The White House today issued a statement -- in the form of a blog post -- by Special Assistant to the President and the Cybersecurity Coordinator Michael Daniel. The statement directly addressed the Heartbleed bug and how and when the government discloses critical vulnerabilities.
(It should be noted that I conducted an in-depth one-on-one interview with a senior NSA executive today on the same topic, and will be publishing that interview, in its entirety, within the next day or two.)
Daniel made a number of key points. On knowledge of Heartbleed:
...we had no prior knowledge of the existence of Heartbleed...
On vulnerability disclosure:
This administration takes seriously its commitment to an open and interoperable, secure and reliable Internet, and in the majority of cases, responsibly disclosing a newly discovered vulnerability is clearly in the national interest. This has been and continues to be the case.
On shared use of the Internet:
We rely on the Internet and connected systems for much of our daily lives. Our economy would not function without them. Our ability to project power abroad would be crippled if we could not depend on them. For these reasons, disclosing vulnerabilities usually makes sense. We need these systems to be secure as much as, if not more so, than everyone else.
On the trade-offs of disclosing vulnerabilities:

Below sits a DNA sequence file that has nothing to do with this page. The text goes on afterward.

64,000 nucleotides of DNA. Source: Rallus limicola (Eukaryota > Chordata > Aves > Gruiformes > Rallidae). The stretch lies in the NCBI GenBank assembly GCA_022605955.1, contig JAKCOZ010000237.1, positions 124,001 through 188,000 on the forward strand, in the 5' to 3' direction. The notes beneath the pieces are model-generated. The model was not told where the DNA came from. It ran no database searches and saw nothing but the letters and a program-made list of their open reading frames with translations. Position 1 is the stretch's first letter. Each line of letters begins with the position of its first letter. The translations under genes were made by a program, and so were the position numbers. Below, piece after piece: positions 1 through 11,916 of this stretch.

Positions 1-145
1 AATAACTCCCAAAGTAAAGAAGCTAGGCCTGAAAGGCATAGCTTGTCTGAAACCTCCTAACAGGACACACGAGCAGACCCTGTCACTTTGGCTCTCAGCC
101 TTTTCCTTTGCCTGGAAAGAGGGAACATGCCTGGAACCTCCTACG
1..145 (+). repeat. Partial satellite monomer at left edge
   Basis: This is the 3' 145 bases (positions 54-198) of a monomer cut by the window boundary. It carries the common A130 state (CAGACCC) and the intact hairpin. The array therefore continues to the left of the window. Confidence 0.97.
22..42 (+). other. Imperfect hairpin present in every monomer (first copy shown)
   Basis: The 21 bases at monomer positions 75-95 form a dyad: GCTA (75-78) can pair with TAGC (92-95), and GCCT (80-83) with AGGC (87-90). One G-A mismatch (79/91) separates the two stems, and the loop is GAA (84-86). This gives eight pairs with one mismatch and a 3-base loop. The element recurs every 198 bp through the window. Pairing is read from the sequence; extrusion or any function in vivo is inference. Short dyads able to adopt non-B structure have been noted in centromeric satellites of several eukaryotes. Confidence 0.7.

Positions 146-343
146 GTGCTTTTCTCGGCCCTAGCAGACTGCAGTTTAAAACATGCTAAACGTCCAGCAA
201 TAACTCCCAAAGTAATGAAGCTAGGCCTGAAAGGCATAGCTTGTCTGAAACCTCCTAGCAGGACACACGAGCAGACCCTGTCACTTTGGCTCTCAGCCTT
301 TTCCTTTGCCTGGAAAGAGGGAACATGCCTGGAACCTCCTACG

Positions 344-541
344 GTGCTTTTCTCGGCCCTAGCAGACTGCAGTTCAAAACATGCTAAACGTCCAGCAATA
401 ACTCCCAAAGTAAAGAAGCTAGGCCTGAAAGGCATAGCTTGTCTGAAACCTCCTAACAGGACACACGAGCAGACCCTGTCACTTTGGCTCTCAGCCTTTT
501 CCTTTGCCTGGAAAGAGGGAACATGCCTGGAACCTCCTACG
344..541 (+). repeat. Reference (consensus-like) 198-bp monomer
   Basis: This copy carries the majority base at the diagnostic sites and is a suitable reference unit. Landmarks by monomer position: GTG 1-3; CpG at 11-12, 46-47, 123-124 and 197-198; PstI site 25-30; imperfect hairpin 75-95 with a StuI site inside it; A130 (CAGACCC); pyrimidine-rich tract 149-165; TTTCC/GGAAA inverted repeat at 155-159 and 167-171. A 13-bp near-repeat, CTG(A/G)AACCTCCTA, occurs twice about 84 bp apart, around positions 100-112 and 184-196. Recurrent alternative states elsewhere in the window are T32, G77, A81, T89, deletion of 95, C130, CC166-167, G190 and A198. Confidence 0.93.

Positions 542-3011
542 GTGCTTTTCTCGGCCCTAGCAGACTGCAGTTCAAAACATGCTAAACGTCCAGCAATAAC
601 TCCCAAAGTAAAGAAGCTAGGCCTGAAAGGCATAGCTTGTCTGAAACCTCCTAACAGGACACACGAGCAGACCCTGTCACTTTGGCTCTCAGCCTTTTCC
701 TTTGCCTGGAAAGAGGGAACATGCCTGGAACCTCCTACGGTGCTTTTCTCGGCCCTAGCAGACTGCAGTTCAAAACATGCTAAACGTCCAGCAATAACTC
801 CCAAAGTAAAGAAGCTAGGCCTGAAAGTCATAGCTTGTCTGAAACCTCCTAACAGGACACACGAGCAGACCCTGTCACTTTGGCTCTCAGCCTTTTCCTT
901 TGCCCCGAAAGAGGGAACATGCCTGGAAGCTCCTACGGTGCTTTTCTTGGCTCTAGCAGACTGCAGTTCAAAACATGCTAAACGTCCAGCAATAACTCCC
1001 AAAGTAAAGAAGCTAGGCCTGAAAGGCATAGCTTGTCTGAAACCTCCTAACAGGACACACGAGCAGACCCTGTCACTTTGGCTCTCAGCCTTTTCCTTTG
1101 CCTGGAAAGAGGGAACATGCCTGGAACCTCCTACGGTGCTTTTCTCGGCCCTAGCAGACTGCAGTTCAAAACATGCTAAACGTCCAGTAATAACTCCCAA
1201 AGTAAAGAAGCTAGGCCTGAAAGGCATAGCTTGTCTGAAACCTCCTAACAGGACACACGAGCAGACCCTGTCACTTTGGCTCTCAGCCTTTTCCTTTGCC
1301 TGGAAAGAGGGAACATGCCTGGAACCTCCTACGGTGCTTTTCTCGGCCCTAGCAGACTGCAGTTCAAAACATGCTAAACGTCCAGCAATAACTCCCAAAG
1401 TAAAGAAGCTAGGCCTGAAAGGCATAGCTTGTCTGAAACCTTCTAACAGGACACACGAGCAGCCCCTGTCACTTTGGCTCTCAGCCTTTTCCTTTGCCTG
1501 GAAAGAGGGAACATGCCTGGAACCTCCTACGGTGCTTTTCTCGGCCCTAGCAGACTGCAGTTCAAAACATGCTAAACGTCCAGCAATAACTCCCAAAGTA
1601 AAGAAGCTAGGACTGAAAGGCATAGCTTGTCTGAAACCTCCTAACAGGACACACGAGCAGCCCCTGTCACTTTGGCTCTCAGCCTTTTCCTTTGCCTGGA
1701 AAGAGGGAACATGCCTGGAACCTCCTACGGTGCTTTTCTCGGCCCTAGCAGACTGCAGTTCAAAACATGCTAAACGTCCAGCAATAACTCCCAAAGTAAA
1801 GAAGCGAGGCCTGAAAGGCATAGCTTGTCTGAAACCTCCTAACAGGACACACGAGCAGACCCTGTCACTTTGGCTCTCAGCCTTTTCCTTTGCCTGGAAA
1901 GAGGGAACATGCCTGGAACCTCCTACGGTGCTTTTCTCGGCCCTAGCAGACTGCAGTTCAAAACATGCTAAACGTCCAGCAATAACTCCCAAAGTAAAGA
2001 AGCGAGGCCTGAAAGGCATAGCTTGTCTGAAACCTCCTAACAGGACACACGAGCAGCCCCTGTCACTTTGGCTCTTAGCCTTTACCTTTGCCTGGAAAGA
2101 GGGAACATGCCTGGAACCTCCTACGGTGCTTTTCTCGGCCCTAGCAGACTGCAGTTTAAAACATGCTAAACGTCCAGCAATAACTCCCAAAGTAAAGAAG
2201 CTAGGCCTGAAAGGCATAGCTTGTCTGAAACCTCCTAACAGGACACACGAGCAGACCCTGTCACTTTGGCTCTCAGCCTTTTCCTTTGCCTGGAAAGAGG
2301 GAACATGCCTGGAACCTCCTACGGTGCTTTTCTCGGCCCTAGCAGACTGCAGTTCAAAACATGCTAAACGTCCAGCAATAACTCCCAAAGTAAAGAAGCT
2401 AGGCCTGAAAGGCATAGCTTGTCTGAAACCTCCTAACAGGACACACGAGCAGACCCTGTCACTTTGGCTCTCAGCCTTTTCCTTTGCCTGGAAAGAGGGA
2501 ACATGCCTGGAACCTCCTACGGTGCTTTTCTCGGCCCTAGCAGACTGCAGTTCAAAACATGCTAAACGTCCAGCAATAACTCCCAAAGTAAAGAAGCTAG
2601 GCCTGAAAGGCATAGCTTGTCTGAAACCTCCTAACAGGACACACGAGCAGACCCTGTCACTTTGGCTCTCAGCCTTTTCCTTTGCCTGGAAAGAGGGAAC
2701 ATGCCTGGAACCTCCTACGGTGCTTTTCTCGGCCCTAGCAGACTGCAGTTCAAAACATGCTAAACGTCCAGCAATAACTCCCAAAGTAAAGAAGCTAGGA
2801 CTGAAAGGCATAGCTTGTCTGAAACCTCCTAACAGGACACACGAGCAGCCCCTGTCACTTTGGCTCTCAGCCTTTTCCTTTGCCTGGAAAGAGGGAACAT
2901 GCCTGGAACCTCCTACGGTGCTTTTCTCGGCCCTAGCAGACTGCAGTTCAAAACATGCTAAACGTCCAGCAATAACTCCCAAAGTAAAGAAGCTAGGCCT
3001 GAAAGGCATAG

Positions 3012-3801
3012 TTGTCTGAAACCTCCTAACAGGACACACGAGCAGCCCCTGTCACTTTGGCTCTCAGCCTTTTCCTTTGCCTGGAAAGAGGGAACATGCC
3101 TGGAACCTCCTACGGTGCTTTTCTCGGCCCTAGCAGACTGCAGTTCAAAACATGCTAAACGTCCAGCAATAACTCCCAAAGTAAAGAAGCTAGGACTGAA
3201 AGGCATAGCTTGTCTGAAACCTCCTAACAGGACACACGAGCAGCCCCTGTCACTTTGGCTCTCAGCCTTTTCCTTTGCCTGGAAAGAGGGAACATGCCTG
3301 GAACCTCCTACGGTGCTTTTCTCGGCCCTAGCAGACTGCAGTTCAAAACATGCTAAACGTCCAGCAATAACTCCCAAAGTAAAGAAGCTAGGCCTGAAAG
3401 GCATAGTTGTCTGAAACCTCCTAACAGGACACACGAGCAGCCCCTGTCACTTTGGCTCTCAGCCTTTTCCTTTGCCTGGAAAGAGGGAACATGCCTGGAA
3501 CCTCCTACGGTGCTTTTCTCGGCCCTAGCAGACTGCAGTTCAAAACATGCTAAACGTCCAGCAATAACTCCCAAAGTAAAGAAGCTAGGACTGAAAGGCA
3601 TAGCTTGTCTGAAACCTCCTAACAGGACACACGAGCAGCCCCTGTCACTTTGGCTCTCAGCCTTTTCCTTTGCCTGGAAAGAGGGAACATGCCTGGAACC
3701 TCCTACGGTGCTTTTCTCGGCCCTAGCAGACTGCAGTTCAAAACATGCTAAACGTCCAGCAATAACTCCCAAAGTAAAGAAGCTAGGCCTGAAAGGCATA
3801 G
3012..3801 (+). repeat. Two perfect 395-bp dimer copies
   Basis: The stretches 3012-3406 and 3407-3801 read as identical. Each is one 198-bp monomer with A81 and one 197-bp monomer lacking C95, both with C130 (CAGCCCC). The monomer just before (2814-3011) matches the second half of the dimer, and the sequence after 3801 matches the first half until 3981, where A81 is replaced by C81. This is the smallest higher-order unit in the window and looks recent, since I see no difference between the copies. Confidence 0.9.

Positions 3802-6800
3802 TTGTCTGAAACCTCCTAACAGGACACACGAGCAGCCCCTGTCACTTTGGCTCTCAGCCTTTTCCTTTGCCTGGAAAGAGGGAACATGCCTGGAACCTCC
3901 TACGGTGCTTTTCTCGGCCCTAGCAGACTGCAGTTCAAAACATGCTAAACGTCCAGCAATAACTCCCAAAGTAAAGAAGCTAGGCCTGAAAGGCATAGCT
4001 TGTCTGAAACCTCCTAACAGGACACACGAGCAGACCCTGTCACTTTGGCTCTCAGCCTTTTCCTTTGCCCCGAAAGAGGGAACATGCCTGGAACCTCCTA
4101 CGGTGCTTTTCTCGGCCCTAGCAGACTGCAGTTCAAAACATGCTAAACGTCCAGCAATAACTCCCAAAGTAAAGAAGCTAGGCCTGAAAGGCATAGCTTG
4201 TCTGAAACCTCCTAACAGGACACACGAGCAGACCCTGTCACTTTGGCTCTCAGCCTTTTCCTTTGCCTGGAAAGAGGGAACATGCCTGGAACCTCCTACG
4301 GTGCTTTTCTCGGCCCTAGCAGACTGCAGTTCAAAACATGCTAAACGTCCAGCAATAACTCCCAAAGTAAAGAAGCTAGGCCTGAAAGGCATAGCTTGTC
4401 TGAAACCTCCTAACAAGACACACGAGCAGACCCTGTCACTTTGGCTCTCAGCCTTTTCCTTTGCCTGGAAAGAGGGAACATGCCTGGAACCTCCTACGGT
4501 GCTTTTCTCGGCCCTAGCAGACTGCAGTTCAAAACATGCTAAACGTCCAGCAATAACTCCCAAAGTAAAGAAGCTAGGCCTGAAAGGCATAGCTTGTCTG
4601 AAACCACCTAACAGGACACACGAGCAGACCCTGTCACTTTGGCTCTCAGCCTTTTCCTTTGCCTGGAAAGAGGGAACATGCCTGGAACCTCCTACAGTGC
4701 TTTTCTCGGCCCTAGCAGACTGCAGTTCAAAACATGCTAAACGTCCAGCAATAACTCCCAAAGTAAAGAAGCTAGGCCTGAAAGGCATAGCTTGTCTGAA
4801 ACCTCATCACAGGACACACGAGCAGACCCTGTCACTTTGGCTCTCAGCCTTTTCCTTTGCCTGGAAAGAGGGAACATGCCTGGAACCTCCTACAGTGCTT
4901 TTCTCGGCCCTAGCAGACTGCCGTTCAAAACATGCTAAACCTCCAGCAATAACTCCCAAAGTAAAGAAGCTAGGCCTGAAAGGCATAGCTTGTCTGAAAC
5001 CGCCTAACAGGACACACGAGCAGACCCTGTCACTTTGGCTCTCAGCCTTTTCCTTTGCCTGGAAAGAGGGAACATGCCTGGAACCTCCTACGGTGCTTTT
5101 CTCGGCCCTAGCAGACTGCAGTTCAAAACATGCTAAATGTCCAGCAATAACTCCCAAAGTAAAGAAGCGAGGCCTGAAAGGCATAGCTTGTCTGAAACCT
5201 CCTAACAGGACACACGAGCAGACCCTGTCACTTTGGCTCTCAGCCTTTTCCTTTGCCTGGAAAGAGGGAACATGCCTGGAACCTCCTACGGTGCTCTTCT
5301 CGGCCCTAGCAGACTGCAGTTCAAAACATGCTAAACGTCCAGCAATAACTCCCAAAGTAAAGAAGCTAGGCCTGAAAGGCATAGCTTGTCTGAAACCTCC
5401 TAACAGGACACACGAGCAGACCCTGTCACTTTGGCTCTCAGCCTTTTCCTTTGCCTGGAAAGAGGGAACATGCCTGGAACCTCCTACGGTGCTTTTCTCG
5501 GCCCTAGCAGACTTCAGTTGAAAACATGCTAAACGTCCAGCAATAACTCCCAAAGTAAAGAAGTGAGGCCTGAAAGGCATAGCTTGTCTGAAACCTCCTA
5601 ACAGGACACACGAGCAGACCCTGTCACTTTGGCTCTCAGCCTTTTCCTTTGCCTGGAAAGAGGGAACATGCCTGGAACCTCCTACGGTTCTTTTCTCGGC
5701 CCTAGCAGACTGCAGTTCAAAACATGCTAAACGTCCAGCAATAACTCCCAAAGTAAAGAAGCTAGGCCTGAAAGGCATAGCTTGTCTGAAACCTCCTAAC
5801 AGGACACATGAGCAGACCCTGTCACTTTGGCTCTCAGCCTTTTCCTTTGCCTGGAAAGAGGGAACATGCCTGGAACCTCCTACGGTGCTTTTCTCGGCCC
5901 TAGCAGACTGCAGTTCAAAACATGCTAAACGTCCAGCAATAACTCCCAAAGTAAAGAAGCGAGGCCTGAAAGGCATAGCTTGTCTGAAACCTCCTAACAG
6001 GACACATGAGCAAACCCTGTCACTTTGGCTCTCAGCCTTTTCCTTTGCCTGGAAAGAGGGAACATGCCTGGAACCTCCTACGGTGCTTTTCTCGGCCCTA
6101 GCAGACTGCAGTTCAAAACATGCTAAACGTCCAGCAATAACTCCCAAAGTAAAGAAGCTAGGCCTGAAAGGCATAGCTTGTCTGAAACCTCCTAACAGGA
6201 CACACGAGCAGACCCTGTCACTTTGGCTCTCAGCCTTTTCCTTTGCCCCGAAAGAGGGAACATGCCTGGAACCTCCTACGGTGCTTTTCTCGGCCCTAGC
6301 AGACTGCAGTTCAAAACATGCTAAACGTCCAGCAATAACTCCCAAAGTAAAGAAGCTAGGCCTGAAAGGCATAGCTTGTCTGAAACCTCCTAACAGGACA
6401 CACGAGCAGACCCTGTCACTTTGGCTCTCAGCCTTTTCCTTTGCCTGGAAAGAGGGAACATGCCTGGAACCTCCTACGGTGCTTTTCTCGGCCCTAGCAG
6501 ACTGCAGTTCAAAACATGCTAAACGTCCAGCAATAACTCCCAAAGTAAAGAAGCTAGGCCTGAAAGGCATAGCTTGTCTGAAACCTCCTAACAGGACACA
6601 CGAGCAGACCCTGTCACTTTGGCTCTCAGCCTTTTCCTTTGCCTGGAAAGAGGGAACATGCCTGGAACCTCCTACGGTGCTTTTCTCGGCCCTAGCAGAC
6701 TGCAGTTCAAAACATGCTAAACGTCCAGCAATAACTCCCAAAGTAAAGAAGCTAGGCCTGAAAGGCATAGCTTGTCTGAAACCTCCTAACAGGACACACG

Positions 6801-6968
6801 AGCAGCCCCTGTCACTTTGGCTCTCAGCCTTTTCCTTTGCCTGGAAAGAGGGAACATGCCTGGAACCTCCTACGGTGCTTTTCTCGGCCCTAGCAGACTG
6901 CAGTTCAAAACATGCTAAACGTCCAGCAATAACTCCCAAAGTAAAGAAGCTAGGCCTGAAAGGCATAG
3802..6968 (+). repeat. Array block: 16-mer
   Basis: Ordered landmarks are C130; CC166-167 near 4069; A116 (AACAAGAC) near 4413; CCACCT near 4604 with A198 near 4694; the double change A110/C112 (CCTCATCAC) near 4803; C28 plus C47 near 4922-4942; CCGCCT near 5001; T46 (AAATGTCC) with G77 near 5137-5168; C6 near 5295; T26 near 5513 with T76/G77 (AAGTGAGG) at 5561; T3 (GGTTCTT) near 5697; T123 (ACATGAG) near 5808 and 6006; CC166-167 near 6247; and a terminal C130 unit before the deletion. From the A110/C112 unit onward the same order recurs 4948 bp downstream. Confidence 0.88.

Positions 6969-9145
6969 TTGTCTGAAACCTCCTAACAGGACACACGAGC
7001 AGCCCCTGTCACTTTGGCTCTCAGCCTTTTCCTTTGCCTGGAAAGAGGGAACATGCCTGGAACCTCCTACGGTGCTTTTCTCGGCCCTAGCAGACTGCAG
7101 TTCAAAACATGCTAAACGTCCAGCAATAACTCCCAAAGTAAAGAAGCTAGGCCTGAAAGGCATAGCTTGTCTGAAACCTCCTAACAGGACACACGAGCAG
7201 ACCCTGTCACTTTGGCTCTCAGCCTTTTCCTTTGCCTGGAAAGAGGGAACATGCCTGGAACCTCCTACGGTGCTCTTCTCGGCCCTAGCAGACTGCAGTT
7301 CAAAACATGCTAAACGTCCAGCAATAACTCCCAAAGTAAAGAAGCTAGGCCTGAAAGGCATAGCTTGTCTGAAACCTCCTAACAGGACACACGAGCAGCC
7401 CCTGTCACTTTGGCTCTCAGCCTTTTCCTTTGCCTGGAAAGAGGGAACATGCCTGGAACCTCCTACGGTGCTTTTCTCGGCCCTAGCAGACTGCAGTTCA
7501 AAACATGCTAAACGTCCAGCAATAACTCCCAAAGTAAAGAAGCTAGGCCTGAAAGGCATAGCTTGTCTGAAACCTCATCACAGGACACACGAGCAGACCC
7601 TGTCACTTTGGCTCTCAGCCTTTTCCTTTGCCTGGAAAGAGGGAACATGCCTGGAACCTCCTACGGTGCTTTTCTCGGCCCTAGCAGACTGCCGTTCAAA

Disclosing a vulnerability can mean that we forego an opportunity to collect crucial intelligence that could thwart a terrorist attack stop the theft of our nation’s intellectual property, or even discover more dangerous vulnerabilities that are being used by hackers or other adversaries to exploit our networks.
Building up a huge stockpile of undisclosed vulnerabilities while leaving the Internet vulnerable and the American people unprotected would not be in our national security interest. But that is not the same as arguing that we should completely forgo this tool as a way to conduct intelligence collection, and better protect our country in the long-run. Weighing these tradeoffs is not easy, and so we have established principles to guide agency decision-making in this area.
On the inter-agency process for decision-making with regard to disclosing vulnerabilities, Daniel stated "there are no hard and fast rules," but he did mention a series of thought processes agencies go through if they were to consider withholding information.
On the overall challenge of cybersecurity and transparency:
Enabling transparency about the intersection between cybersecurity and intelligence and providing the public with enough information is complicated. Too little transparency and citizens can lose faith in their government and institutions, while exposing too much can make it impossible to collect the intelligence we need to protect the nation. We weigh these considerations through a deliberate process that is biased toward responsibly disclosing the vulnerability, and by sharing this list we want everyone to understand what is at stake.
As you can imagine, this White House posting will appeal to some and anger and upset others. The reality is that protection is a hard game and sometimes it's not safe for citizens for a government intelligence agency to reveal its hand too early. That's a tough decision and that's why it's so important to elect leaders we consider responsible decision makers and hold them accountable for their actions.
The good news is that while most of our elected politicians are less than inspiring, the career government workers I've met in the various intelligence and defense agencies have been impressive and highly capable. They have a tough job and walk a very fine line.